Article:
Swearing's on the Increase -- Have you Noticed?


Back in 1930 when Freud's "Society and its Discontents" was published, profanity was seldomly used publicly, but when it was, it was used creatively. Nowadays it seems to be an everyday thing, sometimes an every-other-word thing....and especially among young people.

The Cincinnati Enquirer does an informal survey, including observations by librarians, teachers and students, most responding that parents and the media are to blame.

So watch that shhhhh thing...you might get a four-letter word back in response.


If you "Search inside this book" for "Bull," you get Scott Adams' take on this phenomenon.

Actually, what is being seen is the prominence of lower social class people expressing themselves in public. Much better they should bow and scrape in silence and pull their forelock as they did in the past when we superior folks strutted by. For the last 1,000 years, people could tell the class of others by the type and style of language they used- think of "My Fair Lady." One of the clues was whether they used French or Latin terms, which were high class, and Anglo-Saxon terms, which were lower class. "Shit" was bad, but "Excrement" was not. "Fuck" is a bad word, but "Intercourse" is not (think of the famous town in Pennsylvania).
      Also, there are the famous euphemisms. Everybody swears, but those who use accepted eupemisims are forgiven. "Goddamnit" is wrong, but "Goldurnit" is not, even though both are used in the same situation and for the same reasons. One term shows lower class affiliations, and the other does not, in much the same way as using double negatives in a sentence or inappropriate use of "them" for "those."
        Swear words are power words, and are used by those without power to express their control over people and events. If they don't shock and thrill, they aren't useful. Thus, many pervious swear words, often religious, are no longer powerful. Hell and Damn are used so frequently, they are no longer considered wrong for even young children to use. "God's wounds" and "God rot you" are so unfamiliar to modern Americans that they are no longer used or understood. One minister said that the word from the Psalms, "Selah," which isn't understood today, is what David said when he broke a string on his harp.
        Many past words which weren't considered swear words, fortunately, now are. Racial and ethnic slurs are now not used in public, where often they were flung around with abandon. Gender and sexual swear terms are still used, and "Bitch!" and "Bastard!" are certainly used more often today in conversations than "Kike," "Nigger" or "Spic".
        Finally, nothing needs changing so much as other people. When we use bad words that others don't like, it is freedom of speech. When other people use bad words we don't approve of, they are low class fools that need to be punished.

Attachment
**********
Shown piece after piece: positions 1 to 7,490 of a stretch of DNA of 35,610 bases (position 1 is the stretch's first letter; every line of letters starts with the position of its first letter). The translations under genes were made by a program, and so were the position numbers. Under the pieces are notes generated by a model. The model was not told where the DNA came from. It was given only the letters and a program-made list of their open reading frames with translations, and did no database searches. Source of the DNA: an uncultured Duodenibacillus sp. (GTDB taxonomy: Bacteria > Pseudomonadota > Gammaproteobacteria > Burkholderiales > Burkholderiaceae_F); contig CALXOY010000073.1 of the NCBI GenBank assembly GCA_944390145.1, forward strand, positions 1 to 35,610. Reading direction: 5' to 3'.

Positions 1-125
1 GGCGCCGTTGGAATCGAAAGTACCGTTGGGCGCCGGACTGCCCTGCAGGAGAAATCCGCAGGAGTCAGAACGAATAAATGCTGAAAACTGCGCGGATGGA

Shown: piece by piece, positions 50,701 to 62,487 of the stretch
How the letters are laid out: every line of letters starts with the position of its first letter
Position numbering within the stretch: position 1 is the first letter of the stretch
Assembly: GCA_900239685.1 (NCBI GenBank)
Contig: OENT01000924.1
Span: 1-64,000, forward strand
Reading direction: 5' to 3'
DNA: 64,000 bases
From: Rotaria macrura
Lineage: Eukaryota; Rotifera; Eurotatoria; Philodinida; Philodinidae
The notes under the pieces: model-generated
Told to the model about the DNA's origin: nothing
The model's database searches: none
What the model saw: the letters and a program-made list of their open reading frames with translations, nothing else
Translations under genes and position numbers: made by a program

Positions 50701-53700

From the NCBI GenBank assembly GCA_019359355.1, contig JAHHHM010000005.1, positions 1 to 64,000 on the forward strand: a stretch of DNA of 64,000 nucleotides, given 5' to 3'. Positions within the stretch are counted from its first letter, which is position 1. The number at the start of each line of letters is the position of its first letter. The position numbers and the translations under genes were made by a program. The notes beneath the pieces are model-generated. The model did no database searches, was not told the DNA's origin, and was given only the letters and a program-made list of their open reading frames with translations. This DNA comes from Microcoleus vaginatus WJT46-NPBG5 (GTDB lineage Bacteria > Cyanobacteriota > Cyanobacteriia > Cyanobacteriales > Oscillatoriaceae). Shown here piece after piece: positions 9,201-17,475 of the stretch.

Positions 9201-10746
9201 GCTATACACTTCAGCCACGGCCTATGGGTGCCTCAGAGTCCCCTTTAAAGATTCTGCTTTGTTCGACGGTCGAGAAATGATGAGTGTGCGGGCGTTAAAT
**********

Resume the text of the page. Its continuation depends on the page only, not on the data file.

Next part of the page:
Let's concentrate on important things. After all, if someone used non-anglo-Saxon swear words, say from Arabic or Hindi, where almost no one in the US would know what they meant, and thus wouldn't be offended. We are only offended when we know what they are saying.
        Shazbatz! (Is this a swear word or not? Are you offended or bewildered?)Lee

Does this mean that Vice President Cheney is of the lower social classes since he uses this sort of language? In fact, I can think of quite a few wealthy people in the local business community who use this sort of language.

I work at a boarding school where the children of millionaires come to reach the education goals their parents set for them. These kids use expletives all day long. We call this being "out of standard" and punish it with hard, physical work. However, I've heard some of the teachers use this language as well, so it's no wonder the kids ignore this "standard" so regularly.

While I agree that the words in question can be powerful words, I find that power has been diminished with overuse - I am not shocked these days to hear them used in everyday conversation.

My personal favorite treatment of foul language is in Clyde Edgerton's book "Killer Diller" in which Wesley is released from the juvenile detention center and determined to turn over a new leaf and give up cursing. In order to break the habit, he decides to change the initial letter of each swear word to an "n", upon which he finds himself saying things like nit! and nodnammit! These outbursts elicit confusion from the other characters rather than disapproval, just as Lee Hadden explained above.

An informal survey by a second-rate paper doesn't do much to convince me that any spike in swearing is underway ... I'm pretty sure folks in the past were every bit as rude and obscene as were are ;)RS

Subscribe to Comments for "Swearing's on the Increase -- Have you Noticed?"